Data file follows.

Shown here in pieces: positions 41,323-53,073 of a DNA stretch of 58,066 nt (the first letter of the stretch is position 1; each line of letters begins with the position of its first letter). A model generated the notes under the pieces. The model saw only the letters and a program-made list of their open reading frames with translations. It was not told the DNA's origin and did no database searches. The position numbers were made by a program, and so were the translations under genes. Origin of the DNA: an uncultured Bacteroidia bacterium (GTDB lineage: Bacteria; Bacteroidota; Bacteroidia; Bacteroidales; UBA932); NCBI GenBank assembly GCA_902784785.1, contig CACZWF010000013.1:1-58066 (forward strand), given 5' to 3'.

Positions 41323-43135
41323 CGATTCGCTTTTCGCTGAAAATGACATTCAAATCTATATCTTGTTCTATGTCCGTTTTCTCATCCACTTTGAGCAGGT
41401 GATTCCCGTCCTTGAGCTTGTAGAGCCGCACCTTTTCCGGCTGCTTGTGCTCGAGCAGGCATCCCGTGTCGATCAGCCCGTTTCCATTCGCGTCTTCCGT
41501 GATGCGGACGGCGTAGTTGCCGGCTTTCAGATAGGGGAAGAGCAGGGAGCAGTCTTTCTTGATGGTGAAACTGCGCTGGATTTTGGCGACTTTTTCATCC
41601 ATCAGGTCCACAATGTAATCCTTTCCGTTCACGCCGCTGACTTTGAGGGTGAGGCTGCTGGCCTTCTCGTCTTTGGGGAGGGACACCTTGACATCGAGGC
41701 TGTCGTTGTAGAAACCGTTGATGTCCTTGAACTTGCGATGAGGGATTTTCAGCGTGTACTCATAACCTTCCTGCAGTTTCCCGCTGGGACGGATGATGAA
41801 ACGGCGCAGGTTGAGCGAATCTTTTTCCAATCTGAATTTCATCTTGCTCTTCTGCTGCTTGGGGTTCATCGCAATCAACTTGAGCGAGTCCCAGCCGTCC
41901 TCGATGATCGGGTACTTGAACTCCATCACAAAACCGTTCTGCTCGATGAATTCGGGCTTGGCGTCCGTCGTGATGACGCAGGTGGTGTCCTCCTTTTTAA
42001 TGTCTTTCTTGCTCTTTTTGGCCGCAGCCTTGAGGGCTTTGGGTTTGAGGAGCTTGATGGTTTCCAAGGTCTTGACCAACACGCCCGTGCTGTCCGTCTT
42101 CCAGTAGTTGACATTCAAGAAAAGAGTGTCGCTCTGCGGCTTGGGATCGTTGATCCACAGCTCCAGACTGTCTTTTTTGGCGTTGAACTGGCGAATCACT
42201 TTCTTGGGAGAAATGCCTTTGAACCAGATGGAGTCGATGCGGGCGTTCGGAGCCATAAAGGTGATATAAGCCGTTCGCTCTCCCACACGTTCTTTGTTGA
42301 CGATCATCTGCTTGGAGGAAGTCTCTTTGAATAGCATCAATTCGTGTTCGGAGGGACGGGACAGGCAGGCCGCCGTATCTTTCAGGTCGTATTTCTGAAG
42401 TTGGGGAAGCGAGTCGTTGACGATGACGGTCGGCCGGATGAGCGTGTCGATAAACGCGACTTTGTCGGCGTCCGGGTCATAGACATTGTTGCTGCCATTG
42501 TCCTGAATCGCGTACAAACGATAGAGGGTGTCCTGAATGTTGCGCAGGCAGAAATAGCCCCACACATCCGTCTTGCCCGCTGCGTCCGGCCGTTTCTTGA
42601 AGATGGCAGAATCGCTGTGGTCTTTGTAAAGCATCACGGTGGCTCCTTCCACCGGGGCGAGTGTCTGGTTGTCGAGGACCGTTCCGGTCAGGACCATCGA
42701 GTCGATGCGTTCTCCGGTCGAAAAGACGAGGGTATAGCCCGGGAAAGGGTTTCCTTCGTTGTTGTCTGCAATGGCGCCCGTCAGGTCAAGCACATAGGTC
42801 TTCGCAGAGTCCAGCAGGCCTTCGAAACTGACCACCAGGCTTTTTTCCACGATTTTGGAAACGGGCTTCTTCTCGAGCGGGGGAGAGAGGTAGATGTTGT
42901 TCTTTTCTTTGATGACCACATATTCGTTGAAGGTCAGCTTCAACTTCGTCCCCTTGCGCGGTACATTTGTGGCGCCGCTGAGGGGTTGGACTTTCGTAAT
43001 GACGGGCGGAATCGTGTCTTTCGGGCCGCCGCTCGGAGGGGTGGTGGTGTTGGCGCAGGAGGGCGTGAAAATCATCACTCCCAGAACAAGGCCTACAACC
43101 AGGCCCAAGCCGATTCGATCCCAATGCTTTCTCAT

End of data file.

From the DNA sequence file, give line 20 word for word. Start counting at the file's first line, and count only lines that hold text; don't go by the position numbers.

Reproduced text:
43001 GACGGGCGGAATCGTGTCTTTCGGGCCGCCGCTCGGAGGGGTGGTGGTGTTGGCGCAGGAGGGCGTGAAAATCATCACTCCCAGAACAAGGCCTACAACC